Our Cabin by the Sea

January 5, 2011 - Masset, Canada

Driving down Toll Hill road was very exciting because we began encountering the trees which drip of moss which hangs from the branches and look like live fuzzy green sloths sleeping in the mist.  This is the image of the Queen Charlotte Islands that I have had in my mind for many years and here we were! You will notice that from now on, you will encounter a great number of photos of this phenomenal growth, but none of them can do justice ...you will just have to come here one day and see this stuff for yourself!

We rolled along, looking at the grand trees and their soft coverings and giant ferns on the ground, meeting only one other car as we travelled for about 20 minutes until we got to the sign for North Beach Cabins and Rapid Ritchie's (the 2 organizations have the same entrance off the road).  We saw the cabin owner and she gave us a choice of staying in a cabin in the forest with a marsh next to it or a cabin in the forest on one side, and the ocean on the other.  We took the ocean!!  To get to the cabin from the parking lot, one needed to walk along a bridge, then step on some boards that had been placed in the mud and then jump to the stairs which would take you up to the porch where the front door was.  I didn't really think at the time, how this walk would be in the dark and the cold in my pyjamas, to get to the loo!!!  The cabin, called the "moonshell" was very cute and nicely furnished and decorated.  It was heated by a wood-stove and lit by 2 kerosene lamps that wI ere fixed to posts in the living area and the kitchen area.  There was a fold-out futon for a couch and a loft with another big bed.  A smaller bed was situated over-top of a tub! that you could use if you wanted to heat a lot of water on the stove (no!!) A large window with sliding door created a back entrance that faced a deck with chairs, then lots of sand, some short trees, then the sea and the waves!!!

Erik became a master of cabin-warming through creating a lasting fire in the wood-stove.  This was after a few unsuccessful attempt however, and one night he was too successful.  The room was so hot, I couldn't sleep in our bed in the loft and had to use the couch-bed next to a slightly open window!  Most of the time it was very comfortable and in the evening, while Erik was tending the fire or reading, I was making the dinner.  It was fun to cook by kerosene lamp with no time pressures for cooking, eating or sleeping.  As with camping, the food tasted so much better than usual!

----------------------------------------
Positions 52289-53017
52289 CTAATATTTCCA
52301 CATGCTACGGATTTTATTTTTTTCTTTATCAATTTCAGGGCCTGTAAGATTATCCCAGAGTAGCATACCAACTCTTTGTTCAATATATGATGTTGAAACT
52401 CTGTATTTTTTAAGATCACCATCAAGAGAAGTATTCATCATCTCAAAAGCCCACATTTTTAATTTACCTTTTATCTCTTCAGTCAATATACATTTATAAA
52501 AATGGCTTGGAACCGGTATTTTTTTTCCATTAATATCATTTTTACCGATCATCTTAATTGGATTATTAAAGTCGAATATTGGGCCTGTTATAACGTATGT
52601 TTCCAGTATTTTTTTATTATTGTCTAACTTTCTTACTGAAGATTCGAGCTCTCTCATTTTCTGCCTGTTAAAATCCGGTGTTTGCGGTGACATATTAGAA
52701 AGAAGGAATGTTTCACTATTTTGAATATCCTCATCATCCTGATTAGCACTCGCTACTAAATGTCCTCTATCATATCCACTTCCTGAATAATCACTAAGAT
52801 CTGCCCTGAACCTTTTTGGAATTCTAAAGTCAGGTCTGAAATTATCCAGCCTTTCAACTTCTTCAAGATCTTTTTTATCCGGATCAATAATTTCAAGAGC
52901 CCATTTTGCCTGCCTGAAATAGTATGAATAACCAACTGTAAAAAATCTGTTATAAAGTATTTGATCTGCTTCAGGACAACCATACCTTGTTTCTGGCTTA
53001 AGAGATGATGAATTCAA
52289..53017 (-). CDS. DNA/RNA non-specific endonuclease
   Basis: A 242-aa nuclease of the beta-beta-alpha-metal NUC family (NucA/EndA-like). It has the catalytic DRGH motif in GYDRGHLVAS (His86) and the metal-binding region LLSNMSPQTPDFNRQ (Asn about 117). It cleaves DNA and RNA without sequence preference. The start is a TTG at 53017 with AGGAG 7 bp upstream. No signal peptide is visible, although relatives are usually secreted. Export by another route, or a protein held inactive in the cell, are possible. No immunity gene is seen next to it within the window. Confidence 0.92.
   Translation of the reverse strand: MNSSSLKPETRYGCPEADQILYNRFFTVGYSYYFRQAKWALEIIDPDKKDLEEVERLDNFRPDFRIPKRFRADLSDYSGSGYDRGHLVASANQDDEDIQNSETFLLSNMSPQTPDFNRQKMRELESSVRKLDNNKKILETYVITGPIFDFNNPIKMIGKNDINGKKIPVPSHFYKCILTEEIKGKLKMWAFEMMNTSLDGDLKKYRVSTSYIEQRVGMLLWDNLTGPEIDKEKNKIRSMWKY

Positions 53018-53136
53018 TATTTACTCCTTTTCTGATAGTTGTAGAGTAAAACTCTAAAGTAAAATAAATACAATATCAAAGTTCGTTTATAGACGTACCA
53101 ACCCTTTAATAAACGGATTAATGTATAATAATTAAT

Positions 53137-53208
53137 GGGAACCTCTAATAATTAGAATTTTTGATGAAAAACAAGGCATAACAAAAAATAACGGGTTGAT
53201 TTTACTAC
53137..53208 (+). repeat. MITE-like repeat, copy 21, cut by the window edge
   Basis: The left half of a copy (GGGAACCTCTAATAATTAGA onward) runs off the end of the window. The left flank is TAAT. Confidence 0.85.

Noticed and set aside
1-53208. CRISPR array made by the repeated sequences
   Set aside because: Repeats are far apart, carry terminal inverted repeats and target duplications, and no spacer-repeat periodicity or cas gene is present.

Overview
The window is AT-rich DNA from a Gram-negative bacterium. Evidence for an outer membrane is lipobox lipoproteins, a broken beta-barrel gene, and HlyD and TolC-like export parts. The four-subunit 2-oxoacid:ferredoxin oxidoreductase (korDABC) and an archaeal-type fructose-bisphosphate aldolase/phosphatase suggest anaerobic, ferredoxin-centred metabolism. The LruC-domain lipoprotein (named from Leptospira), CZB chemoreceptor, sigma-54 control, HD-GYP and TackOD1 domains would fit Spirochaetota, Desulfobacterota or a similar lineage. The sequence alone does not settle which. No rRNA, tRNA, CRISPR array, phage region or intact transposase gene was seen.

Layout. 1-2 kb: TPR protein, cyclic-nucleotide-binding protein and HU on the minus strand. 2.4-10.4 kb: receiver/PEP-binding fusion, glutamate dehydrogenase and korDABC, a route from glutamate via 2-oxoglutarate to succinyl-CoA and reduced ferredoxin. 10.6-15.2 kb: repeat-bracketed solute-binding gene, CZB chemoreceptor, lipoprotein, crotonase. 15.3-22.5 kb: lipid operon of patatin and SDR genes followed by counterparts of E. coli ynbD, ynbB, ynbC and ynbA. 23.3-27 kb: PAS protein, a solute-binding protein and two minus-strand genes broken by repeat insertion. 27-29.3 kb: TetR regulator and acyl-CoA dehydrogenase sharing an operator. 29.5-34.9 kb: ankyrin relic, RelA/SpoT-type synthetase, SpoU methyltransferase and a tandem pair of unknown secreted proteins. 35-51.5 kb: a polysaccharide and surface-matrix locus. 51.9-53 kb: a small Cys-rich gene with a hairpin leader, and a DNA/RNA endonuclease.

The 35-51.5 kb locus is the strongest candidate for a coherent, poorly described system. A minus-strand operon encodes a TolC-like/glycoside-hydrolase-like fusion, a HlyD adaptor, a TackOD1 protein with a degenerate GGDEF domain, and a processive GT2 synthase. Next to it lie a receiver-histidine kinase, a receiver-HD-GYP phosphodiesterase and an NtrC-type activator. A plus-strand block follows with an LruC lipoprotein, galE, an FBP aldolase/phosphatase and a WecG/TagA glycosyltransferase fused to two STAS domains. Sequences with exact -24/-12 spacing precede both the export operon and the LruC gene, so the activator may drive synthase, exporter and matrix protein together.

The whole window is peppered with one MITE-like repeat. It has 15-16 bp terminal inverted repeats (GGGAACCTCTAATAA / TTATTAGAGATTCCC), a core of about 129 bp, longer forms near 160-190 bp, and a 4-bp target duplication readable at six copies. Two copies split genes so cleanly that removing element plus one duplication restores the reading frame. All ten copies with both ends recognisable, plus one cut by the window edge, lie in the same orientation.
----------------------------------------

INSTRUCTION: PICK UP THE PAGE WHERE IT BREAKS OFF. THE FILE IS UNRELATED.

I attempted a run on the beach one day.  I found I was not in shape after many hours lounging in the train, but at least I had a nice long walk and got to a more far-away part of the beach.  Erik and I went walking a few times, noticing the many clam shells, seaweed pods and driftwood thrown up on the beach by incoming tides.  We tempted the waves and the foam and tried, without success to get close to the group of tiny sandpipers which would run along all together ahead of us on the beach.

The weather was at times cold and wet and at times, sunny and crisp but always windy.  We were lucky that one more than one night, we were able to see more stars than I have ever seen before in my life!!!

One day we drove into Masset and kept going into Old Masset, the aboriginal community.  We were driving around and noticing that this town did not appear to be as well-off as the Skidegate Band on the south part of Graham Island.  I wonder what the difference was?  Was the Masset band more dependent on forestry and fishing, both industries in decline, while Skidegate had some other source of revenue?

We noticed a house built in the traditional Northwest Coast native style and it had 2 totem poles in front.  We stopped and hoped to see someone come out to talk to us because Vern had told us that you need to ask before you take photos of totem poles.  As we were standing on the street, a truck pulled up and a guy asked us if we would be interested in looking at his carvings.  His name was Kevin and we was quite trying to make a few dollars in the tourist off-season.  We welcomed the chance to talk to someone about the area and the inhabitants!  We learned some interesing things from Kevin and it reminded me of when I worked on the native reserve of Rama, near Orillia for 4 years.  People are much the same wherever you go!  Erik bought a pendant of a traditional hummingbird design from him and I bought a small carving of a hook-nosed salmon.  We knew these would be the only Haida carvings we would ever be able to afford!!

One day, as we were coming back to the cabin for the last evening we would spend there, we decided not to turn into the cabin parking entrance, but to keep going on Toll Hill road, towards the hill.  To the left and to the right were the creepy-looking animal shapes fashioned out of moss which hung from almost every limb of the tall trees.  A bright green carpet covered the mounds that stretched forever into the forest on the right and to the sea on the left.  We had hope to be able to climb Toll Hill and experience its famous view of the north coast.  However, it was too late and by the time we got to the base of the hill, we only had time to take a long look at the wild pink-tinged clouds and the undulating water which stretched to some land with white peaks, said to be an island belonging to Alaska.

We drank the water from St. Mary's spring, so I think that someday we will go back...









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